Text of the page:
August 25, 2017 , ,

Blog 8: 1920s Boom and the Great Depression

Despite the increase in many manufacturing sectors after World War I, one of Ontario’s most profitable sectors was in trouble. In the middle of the war, in 1916, the Ontario government had voted to ban the sale of alcohol in the province. Breweries such as London’s Labatt and Guelph’s Sleeman could no longer sell to Ontarians but could still export their products; however, the situation worsened for these firms in 1919, when their largest customer, the United States, passed similar prohibition laws that prevented the import and consumption of alcoholic beverages. Unsurprisingly, illegal sales remained common: Sleeman famously “bootlegged” its beer across the Detroit River for a number of years, selling the product tax-free. To the relief of many firms and consumers, Ontario’s prohibition laws were repealed in 1927, and the United States followed suit less than 10 years later.

The automotive industry continued to thrive in the years immediately after World War I. In the early 1920s, U.S. giant Chrysler joined Ford and General Motors in establishing a facility in Windsor to serve the Canadian market. By the end of the decade, Canada was the second-largest automotive producer in the world, selling mostly to the growing and increasingly wealthy nations in the British Empire. However, the Great Depression brought a sharp end to the explosive growth of the 1920s across many industries.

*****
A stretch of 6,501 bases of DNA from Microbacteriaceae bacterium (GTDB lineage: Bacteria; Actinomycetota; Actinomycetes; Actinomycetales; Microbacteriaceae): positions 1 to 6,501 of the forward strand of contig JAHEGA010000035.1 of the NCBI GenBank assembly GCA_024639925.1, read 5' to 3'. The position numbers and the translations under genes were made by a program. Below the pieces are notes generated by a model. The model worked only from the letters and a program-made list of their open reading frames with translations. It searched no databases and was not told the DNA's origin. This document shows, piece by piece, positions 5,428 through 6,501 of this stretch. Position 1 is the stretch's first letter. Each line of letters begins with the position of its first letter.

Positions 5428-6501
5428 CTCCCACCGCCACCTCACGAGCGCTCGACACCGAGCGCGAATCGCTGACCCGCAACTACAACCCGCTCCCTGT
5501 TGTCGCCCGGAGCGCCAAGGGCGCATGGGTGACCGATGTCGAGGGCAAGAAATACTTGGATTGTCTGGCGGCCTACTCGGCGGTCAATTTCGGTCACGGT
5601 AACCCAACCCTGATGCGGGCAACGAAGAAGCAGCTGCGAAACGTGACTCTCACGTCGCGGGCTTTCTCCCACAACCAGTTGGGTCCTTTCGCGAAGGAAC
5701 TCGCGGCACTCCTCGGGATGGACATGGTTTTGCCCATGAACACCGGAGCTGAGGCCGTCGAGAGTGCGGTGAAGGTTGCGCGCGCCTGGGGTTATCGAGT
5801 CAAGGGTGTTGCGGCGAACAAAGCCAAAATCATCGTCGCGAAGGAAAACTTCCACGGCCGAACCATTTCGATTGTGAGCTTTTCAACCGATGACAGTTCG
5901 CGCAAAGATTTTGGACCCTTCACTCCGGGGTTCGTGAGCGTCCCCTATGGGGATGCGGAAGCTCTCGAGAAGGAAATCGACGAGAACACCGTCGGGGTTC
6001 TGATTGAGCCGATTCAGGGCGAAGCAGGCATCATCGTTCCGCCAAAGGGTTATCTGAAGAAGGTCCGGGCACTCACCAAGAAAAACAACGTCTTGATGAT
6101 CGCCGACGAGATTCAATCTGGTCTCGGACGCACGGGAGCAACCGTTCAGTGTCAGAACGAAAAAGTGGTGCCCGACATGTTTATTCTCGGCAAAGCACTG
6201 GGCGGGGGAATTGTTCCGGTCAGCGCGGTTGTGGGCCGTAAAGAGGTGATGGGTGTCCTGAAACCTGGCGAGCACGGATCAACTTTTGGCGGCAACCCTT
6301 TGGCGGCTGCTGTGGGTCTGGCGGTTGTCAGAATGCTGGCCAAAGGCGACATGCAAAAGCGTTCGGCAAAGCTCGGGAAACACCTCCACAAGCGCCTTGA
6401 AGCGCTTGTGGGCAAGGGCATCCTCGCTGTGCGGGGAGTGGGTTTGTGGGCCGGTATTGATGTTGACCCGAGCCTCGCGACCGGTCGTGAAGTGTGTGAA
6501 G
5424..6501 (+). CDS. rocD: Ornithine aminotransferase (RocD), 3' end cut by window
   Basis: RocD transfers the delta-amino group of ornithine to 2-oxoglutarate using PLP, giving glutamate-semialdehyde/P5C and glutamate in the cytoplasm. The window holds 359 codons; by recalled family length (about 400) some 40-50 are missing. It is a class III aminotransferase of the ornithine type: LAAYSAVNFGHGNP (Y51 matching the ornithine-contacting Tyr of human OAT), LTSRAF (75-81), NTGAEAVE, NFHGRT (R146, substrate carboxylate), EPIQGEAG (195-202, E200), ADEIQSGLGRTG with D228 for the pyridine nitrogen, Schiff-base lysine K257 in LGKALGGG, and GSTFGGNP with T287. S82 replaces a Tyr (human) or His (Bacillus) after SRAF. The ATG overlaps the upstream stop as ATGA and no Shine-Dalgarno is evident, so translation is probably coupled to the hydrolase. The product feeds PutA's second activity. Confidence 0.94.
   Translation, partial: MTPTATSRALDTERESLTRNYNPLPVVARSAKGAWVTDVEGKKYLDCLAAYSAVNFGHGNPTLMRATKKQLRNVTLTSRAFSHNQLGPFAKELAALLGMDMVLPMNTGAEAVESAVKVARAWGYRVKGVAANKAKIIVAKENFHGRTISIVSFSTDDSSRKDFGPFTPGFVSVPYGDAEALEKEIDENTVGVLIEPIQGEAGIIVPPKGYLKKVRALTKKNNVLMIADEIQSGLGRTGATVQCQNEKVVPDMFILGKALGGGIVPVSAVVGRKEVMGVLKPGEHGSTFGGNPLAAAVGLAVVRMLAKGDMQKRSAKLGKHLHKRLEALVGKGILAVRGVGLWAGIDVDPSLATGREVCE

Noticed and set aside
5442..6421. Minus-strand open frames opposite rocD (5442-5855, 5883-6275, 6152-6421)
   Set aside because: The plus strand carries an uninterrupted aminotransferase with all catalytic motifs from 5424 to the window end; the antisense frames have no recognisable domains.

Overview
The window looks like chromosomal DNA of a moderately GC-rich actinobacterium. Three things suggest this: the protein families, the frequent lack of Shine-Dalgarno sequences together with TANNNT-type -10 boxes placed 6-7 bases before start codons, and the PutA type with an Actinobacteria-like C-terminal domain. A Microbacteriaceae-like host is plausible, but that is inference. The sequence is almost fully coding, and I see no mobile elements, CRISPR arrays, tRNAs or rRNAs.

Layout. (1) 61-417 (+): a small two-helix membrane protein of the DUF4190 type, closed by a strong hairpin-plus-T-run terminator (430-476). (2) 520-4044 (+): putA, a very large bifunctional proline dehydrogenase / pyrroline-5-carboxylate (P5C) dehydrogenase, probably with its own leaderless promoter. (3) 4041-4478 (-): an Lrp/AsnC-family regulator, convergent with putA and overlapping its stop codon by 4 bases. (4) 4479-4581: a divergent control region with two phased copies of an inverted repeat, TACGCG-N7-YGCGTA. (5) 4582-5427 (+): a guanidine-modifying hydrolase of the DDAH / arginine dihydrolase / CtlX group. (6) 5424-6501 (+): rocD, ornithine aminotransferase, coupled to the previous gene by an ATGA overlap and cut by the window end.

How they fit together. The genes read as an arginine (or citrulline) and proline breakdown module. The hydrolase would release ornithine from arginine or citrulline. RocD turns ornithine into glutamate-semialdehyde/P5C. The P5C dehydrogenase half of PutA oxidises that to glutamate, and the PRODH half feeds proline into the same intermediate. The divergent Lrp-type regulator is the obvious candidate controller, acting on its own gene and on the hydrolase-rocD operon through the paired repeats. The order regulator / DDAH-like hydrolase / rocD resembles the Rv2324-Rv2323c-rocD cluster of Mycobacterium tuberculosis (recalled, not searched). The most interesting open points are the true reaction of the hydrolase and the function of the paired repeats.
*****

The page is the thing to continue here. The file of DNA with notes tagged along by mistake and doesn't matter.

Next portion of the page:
The Great Depression rapidly spread from its origins in the United States to Canada, devastating communities across Ontario—and the rest of the country—by creating a flood of unemployment. Production slowed or stopped across all sectors. By 1933, Canada’s unemployment rate had reached 33 per cent and its gross domestic product had fallen 42 per cent since the start of the Depression. Manufacturing production dried up as a result of the drop in Canadian consumer spending. Ontario was less affected than some provinces (e.g., Manitoba), mainly due to its more diversified economy, but manufacturing centres across the province were severely damaged economically. Throughout the 1930s, government programs—such as unemployment relief camps and the establishment of the Canadian Wheat Board to cap food prices—mitigated some of the overall damages of the economic collapse, but it was not until World War II began in 1939 that government spending helped to jumpstart the economy once again.

 

Read part 9 of The History Of Ontario’s Manufacturing Industry here.

 

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